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France stoking ‘new war’ in S Caucasus by supporting separatists, Azerbaijan’s president

Azerbaijani President Ilham Aliyev

Azerbaijani President Ilham Aliyev has accused France of preparing the ground for a “new war” in the south Caucasus through supporting separatists, warning that Paris is “destabilizing” the region.

Azerbaijan and Armenia have been locked in a decades-long territorial conflict over Azerbaijan's Nagorno-Karabakh region, a mountainous area that Baku reclaimed in September following a lightning offensive that routed Armenian forces in 24 hours and made the separatists agree to lay down weapons, under a Russian-mediated ceasefire.

“France destabilizes not only its past and present colonies, but also our region, the South Caucasus, by supporting separatist tendencies and separatists, arming Armenia, encouraging revanchist forces in Armenia and preparing the ground for unleashing a new war in our region,” said Aliyev in written comments read out by his foreign policy advisor, Hikmet Hajiyev, at an international conference - titled “Decolonization: Women’s Empowerment and Development” - in Baku on Tuesday.

The Azerbaijani president stressed that France is doing this by “pursuing a militaristic policy”, accusing Paris of continuing a policy of neocolonialism and committing “most of the bloody crimes in the colonial history of humanity.”

Aliyev added that talks about “fictitious ethnic cleansing in other countries” instead of “apologizing for the atrocities it has committed.”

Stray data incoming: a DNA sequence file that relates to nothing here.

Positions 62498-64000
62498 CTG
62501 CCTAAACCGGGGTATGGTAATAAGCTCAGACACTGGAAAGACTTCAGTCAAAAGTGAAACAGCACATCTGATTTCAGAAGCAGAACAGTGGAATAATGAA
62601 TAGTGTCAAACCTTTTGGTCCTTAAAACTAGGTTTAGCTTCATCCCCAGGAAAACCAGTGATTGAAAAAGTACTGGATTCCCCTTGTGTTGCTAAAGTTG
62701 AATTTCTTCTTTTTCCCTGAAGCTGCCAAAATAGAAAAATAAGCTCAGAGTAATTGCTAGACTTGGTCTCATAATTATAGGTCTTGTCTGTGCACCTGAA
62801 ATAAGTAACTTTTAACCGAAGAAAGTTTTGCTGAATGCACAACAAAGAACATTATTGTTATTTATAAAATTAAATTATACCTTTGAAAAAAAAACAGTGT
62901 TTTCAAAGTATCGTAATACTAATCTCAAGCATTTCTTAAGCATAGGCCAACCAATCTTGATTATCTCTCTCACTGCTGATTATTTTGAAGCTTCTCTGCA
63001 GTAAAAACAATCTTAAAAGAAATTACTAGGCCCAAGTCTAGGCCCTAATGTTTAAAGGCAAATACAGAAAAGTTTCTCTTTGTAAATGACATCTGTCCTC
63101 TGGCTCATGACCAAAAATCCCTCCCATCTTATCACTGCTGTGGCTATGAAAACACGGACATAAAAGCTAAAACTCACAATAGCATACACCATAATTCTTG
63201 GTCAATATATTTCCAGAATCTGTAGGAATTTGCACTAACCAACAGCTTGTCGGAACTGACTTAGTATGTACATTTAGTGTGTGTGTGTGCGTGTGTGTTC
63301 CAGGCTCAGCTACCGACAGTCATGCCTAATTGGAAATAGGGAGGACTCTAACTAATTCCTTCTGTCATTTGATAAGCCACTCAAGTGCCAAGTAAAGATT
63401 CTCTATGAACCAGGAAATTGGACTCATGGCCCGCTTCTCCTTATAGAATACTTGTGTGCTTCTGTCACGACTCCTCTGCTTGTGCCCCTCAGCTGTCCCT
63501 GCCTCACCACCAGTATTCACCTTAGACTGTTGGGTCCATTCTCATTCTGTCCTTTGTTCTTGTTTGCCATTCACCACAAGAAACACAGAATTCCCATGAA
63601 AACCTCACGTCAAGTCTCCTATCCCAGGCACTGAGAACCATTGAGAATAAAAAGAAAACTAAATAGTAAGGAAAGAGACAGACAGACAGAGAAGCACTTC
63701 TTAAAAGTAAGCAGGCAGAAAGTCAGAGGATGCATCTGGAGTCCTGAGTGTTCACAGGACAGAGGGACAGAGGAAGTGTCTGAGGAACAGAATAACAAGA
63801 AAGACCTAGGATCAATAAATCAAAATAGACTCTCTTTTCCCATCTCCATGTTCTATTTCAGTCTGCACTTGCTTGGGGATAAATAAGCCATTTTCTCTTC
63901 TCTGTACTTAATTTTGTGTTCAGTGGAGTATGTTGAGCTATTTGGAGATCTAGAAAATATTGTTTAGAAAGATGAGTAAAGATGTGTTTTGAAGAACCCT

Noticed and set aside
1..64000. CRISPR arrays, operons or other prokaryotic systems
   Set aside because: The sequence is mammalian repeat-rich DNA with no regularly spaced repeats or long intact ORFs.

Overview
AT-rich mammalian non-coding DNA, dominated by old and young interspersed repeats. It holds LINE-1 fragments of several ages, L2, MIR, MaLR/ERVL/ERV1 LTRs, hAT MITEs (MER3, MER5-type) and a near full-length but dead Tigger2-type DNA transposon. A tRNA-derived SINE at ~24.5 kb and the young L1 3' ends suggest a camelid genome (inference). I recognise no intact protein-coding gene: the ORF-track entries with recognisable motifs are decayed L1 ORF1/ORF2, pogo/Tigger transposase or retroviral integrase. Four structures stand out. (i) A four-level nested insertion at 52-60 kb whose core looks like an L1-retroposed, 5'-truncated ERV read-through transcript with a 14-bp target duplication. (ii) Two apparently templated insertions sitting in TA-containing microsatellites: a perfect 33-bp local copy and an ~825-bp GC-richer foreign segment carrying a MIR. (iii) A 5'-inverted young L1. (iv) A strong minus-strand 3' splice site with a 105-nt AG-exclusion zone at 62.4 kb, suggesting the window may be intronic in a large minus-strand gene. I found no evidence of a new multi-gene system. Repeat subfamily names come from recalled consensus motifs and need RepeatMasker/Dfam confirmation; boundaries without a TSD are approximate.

France, which is home to a large Armenian diaspora, is regularly criticized by Azerbaijan for what it claims to be harboring “pro-Armenian bias” in the Caucasus countries’ territorial conflict.

Although several rounds of EU-mediated peace negotiations have been held between Baku and Yerevan, almost no progress has so far been made, yet both countries’ leaders have said a comprehensive peace agreement could be signed by the end of the year.

This is while Aliyev refused to attend peace talks with Armenian Prime Minister Nikol Pashinyan in Spain last month, citing purported French bias. French President Emmanuel Macron and German Chancellor Olaf Scholz had been scheduled to join the European bloc’s chief Charles Michel as mediators at those talks.

France has recently agreed on future contracts with Armenia to supply it with military equipment “to help ensure its defenses,” French foreign minister Catherine Colonna said on October 3 during a visit to Yerevan.

Last week, Azerbaijan also refused to participate in normalization talks with Armenia that were planned in the United States this month over what Baku said was Washington’s “biased” position.

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